1962 Custom Corvette Named Street Machine of the Year 1962 Custom Corvette Named Street Machine of the Year

While technically a show car, this Corvette was built to go and that’s what it did at the Goodguy Nationals. Each of the entries is required to run 3 laps on the autocross course and this 1962 Corvette C1RS smoked the field of 31 competitors and came in first.

“We’ve had this car in our minds for a long time,” Jeremy Gerber smiled. “Our guys at the shop worked tirelessly over an entire year getting this car to Columbus. Barry Blonquist gave us the resources and opportunity to build our vision. We’re thankful to win this award for Barry and the Roadster Shop.”

The only disappointment we have is that we were only provided two photos. Hopefully one of the Corvette magazines will get together with The Roadster Shop’s Phil and Jeremy Gerber for a well deserved photo shoot. If that happens, we’ll be more than excited to share more of the 1962 Corvette C1RS with you.


Source:
GoodGuys via Motortrend Related:
[VIDEO] Auction Results: 1958 Corvette Resto-Mod Sells for $170K
Split Window 1961 Corvette Headed for SEMA Technorati Tags:
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Mecum Sells The First Corvette of the Sixties

by Keith Cornett on July 6, 2009

The First Corvette of the Sixties

One of selling features employed by the Mecum auction house is their “Bid Goes On” which allows bidding on Corvettes that did not sell on the block to continue in hopes that a sale can be reached. It gives buyers and sellers the opportunity to culminate a deal that otherwise would not have happened within the confines of a three-minute sale. One of Corvettes recently sold though this process was this 1960 Corvette with the serial #00001.

The first Corvette of the Sixties was Ermine White with a matching white convertible top. Like the first year 1953 Corvettes, a red interior compliments the white exterior. Vin #00001 is powered by RPO 579D – a 283 cubic inch fuel injected engine rated for 290 horsepower – and was coupled to a 4-speed transmission. Other options include the signal-seeking AM radio and classic wide whitewall tires.

At the auction, the Corvette reached a high bid of $290,000 without changing hands. Today we learned that the Corvette did sell after the auction at a slightly lower price of $275,000. We believe the seller, motivated by the no-sale changed his mind in regards to his reserve and took an offer through “the bid goes on” process.

The First Corvette of the Sixties The First Corvette of the Sixties The First Corvette of the Sixties
The First Corvette of the Sixties The First Corvette of the Sixties The First Corvette of the Sixties
The First Corvette of the Sixties The First Corvette of the Sixties  

So is this a fair price for a solid-axle serial #00001 Corvette? At the 2008 Bloomington Gold auction, three serial #1 Corvettes were offered: 1955, 1956 and 1957. As a group, the three Corvettes reached a high-bid of $2.8 million but failed to reach reserve. The three Corvettes were then offered individually. The 1955 #0001 Corvette high bid was $850,000. The 1956 #0001 Corvette high bid was $900,000 and the 1957 #0001 Corvette reached a high bid of $950,000. All three Corvettes were no sales and haven’t been seen since.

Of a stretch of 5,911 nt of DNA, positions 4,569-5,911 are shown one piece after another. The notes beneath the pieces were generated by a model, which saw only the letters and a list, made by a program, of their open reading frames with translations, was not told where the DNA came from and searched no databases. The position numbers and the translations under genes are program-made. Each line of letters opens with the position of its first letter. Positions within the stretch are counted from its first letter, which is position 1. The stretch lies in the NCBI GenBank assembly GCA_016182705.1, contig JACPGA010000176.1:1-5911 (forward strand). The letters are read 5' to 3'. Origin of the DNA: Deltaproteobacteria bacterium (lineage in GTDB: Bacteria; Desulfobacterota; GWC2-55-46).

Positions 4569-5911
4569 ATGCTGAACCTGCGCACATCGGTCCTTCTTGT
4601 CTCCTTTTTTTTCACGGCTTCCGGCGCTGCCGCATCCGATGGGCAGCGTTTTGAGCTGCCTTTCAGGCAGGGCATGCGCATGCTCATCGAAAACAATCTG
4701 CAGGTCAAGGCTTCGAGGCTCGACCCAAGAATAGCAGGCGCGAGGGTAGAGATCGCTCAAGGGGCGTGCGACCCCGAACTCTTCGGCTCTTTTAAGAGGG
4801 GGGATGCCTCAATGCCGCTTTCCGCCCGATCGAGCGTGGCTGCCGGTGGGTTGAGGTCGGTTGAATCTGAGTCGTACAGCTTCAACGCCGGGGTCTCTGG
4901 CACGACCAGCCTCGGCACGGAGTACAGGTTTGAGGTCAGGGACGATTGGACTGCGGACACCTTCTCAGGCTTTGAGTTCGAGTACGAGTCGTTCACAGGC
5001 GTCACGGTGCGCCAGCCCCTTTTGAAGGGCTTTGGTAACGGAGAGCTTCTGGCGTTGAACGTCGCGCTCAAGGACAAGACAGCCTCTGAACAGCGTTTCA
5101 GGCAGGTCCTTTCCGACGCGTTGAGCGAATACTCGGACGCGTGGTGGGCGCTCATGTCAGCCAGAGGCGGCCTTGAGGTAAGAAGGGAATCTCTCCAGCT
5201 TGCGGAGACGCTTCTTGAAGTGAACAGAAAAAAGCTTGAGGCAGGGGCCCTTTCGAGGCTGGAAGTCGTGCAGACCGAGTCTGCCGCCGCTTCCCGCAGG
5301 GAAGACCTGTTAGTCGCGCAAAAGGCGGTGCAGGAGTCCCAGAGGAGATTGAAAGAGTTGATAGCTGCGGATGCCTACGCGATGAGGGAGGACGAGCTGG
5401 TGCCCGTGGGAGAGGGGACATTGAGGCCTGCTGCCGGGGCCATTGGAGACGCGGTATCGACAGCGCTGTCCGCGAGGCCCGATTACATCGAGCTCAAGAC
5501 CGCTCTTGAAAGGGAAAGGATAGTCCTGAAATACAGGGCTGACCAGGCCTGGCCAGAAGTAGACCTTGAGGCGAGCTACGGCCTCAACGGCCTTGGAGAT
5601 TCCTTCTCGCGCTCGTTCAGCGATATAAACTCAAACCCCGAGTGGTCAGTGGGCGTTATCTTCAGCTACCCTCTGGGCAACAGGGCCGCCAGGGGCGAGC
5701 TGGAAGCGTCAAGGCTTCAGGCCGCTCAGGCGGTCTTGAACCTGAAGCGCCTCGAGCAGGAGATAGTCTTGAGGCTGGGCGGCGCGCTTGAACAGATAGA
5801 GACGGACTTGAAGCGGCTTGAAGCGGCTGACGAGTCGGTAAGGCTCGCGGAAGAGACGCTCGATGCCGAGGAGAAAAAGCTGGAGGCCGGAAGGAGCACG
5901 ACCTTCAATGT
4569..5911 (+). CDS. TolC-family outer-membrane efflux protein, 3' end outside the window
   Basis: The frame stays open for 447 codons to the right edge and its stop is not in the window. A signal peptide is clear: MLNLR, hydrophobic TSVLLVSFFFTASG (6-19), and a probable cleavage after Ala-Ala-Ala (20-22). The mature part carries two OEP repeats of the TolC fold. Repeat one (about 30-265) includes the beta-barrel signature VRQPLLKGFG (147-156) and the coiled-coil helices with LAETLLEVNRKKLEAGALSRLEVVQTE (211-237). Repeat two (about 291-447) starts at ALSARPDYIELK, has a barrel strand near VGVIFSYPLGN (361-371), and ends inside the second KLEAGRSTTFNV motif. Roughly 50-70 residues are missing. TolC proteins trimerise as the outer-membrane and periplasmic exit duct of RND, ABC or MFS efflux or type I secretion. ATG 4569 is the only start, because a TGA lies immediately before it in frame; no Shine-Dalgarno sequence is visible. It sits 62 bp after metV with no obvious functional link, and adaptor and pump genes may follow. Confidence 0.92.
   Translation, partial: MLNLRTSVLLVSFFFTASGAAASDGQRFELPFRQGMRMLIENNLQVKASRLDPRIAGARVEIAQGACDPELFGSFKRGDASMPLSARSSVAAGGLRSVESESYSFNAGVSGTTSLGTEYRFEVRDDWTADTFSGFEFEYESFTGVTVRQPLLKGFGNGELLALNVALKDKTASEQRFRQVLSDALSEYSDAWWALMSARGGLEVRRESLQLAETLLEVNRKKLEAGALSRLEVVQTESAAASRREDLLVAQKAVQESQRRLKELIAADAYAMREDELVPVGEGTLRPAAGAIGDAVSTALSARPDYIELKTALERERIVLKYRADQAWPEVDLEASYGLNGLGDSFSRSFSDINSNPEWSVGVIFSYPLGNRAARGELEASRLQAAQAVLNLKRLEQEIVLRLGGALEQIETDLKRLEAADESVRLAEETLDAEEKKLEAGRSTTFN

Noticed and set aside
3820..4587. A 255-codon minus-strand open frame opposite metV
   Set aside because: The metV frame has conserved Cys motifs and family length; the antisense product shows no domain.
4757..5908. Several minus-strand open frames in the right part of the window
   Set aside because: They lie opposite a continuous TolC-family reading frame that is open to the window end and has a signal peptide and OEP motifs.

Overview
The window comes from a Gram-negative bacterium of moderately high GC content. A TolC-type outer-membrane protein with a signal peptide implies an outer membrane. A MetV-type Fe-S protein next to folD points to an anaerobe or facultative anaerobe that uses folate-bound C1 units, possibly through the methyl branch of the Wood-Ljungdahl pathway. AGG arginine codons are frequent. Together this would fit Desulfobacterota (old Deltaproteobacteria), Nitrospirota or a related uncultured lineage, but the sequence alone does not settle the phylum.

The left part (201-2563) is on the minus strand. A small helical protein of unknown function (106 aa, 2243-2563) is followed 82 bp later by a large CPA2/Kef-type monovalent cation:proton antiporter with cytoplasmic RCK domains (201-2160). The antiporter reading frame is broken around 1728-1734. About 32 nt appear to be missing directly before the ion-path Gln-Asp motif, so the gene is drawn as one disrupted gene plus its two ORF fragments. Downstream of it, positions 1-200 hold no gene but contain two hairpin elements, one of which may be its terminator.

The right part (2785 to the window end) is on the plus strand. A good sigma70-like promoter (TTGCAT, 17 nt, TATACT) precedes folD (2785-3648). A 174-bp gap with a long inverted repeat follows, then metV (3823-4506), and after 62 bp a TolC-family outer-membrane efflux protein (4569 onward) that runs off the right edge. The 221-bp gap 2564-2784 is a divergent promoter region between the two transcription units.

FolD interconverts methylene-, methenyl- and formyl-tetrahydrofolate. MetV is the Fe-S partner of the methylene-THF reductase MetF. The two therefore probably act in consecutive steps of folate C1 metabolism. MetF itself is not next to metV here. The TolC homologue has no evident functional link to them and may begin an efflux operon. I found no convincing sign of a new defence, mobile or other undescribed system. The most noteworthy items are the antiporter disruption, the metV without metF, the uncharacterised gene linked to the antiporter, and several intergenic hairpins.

So along comes the 1960 Corvette with serial #1 a year later and it sells for a fraction of the prices offered for the 1955-57 Corvettes. Will this price of $275,000 suck the wind out of those other cars when the resurface at another sale or will the 1960 Corvette be flipped when the market rebounds for a much higher price? This is what makes watching pricing so fun.

For a complete recap of the 2009 Bloomington Gold Auction, click here for the original post or here for just the auction results.


Source:
Mecum

Related:
Bloomington 2009: Mecum Sells $5.2 Million in Corvettes at Gold Auction
Bloomington 2009: Harley Earl’s 1963 Corvette a No Sale at $985,000
Bloomington 2009: 1968 L88 Corvette Sets Auction High Selling Price at $300K
Bloomington 2009: Twin-Turbo 1991 Corvette Callaway Speedster Sells for $115,000
Bloomington 2009: 1966 Corvette Convertible Sells for $83,500
Mecum’s Two-Day Corvette Auction at Bloomington Gold Show
Auction Preview: Mecum Selling Harley Earl’s 1963 Corvette Roadster

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First Corvettes Rolled off Flint Assembly Line 56-years Ago Today

Fifty-six years ago today, the very first production Corvettes were completed and rolled off a temporary assembly line at Chevrolet’s Customer Delivery Center in Flint, Michigan. All the Corvettes were hand-built and for the first time in a mass produced vehicle, a revolutionary material called fiberglass was used instead of steel to make the body panels.

Underneath the fiberglass were standard Chevrolet components. The 250 cubic inch Blue Flame Special 6-cylinder engine came from the truck line while the two-speed Powerglide automatic transmission and drum brakes were also found on various Chevrolet passenger cars. A triple-carb intake on the Corvette gave the 2-seater a bit more power but overall performance was lacking.